Biodiversity: an underappreciated factor of production
Adding to the myriad of reasons for global policymakers to take serious steps towards mitigating climate change, the Intergovernmental Science-Policy Platform on Biodiversity and Ecosystem Services (IPBES) published a stark warning two weeks ago. Biodiversity is plummeting and about one million plant and animal species out of the estimated eight million on the planet are at risk of extinction, many within the next decades. Beyond a purely environmental perspective, this warning is also startling in terms of the global economic outlook. The natural environment and its processes provide numerous benefits to humans, including in economic ventures. As such, an ecosystem’s biodiversity is arguably a very important factor in determining potential growth. Furthermore, just as investments need to be made to offset the depreciation of other assets, investments are needed to protect and restore the environment. This is one example of how the realities of climate change require economists to adapt their thinking, and one further reason why policymakers must act now to mitigate climate change.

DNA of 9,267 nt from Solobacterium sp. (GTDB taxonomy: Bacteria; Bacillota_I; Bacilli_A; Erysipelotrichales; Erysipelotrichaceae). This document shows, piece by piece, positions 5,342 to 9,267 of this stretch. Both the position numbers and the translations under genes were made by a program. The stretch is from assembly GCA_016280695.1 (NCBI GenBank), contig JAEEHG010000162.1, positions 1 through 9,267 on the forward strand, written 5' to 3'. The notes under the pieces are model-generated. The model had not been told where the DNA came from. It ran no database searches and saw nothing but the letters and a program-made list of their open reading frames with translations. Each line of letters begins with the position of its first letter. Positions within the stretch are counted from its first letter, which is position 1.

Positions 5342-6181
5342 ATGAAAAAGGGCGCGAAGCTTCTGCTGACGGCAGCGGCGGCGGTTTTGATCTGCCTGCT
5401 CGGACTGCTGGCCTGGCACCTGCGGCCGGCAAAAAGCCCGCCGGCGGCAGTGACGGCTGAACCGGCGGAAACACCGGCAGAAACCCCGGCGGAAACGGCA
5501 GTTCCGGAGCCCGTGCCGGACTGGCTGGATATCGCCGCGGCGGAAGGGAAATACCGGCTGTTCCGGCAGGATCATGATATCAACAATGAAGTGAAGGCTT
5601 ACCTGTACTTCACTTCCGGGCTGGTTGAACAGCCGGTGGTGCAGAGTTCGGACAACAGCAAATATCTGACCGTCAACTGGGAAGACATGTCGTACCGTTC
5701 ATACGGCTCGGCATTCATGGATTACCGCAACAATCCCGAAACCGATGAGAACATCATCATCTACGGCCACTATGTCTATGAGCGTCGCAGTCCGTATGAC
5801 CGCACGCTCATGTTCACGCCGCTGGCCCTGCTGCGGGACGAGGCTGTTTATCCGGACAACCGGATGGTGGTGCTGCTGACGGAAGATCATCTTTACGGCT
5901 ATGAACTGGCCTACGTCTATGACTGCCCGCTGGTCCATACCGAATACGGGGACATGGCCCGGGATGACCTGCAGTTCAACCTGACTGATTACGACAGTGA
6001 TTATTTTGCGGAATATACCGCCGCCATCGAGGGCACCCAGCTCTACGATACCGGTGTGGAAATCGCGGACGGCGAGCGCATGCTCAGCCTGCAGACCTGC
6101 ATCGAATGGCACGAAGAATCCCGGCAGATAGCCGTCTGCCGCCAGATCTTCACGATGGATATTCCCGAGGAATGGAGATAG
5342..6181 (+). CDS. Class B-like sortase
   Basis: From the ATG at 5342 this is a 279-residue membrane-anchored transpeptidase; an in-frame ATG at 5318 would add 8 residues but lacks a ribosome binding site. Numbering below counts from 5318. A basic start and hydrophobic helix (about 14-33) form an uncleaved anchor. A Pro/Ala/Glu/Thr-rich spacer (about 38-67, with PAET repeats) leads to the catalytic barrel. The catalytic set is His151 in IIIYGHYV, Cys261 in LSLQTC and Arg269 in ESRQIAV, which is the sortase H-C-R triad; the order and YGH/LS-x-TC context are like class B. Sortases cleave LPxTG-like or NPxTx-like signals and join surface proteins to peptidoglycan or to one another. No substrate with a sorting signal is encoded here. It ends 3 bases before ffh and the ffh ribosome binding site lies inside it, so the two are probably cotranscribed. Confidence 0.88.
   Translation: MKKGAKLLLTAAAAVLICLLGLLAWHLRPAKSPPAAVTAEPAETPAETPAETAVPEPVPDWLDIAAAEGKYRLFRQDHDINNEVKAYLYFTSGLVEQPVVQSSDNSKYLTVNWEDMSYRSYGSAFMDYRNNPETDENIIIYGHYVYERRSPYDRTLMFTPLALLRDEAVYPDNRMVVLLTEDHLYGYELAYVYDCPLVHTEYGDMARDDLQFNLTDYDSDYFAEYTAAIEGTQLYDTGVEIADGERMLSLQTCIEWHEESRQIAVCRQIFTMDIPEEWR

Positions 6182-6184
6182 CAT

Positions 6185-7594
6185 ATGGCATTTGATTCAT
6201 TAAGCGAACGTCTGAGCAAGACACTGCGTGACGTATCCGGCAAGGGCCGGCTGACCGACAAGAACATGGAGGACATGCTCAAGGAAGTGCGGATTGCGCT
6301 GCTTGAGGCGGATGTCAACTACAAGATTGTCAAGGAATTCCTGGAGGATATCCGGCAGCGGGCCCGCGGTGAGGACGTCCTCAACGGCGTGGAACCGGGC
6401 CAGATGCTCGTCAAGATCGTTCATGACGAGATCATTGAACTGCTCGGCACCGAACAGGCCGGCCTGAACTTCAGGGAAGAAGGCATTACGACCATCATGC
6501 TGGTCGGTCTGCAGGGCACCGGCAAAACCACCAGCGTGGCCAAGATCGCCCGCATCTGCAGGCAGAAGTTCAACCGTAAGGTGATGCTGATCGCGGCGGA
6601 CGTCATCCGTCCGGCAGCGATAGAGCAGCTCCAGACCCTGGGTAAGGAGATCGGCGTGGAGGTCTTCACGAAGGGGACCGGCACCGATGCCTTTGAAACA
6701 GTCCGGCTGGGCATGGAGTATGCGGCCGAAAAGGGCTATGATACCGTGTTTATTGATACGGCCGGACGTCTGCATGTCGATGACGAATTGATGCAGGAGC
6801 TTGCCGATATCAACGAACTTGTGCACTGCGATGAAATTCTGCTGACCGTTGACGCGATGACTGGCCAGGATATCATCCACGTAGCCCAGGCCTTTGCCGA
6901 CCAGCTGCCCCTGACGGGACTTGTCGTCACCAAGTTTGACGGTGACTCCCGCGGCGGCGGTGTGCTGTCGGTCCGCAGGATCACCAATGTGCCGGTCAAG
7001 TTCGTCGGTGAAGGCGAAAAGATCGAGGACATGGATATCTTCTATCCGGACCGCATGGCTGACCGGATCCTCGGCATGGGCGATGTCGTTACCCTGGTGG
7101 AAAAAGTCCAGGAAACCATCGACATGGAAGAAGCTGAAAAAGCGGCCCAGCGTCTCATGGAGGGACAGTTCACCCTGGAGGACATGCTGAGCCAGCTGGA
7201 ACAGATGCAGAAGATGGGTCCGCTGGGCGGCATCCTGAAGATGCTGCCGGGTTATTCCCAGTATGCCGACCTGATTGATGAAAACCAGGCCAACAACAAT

Potential output: an elusive concept
Potential output is a crucial yet elusive concept in economics. It is often defined as the maximum sustainable (that is, without causing inflation) output an economy can produce given the capital stock, the structural labour input and productivity. It is therefore different than actual GDP and is used to distinguish between shorter-term cyclical dynamics and structural changes in trend growth. If actual GDP growth is below potential growth there is said to be an output gap. This concept can be used by central banks to assess the appropriate stance of monetary policy and by governments to assess fiscal policy from a more structural perspective. Thus, the measurement of potential growth has important policy consequences.
Potential growth, however, cannot be observed or measured outright and must be estimated instead. Furthermore, there are many ways to estimate potential growth. Statistical methods look at historical real GDP series and break them into trend and cyclical components (with the trend representing potential output). The production function approach, in contrast, relies on economic theory to determine a relationship between factors of production (capital, labour, technology etc.) and potential output. This relationship is known as the production function. A commonly used example of such a production function is the Cobb-Douglas Function: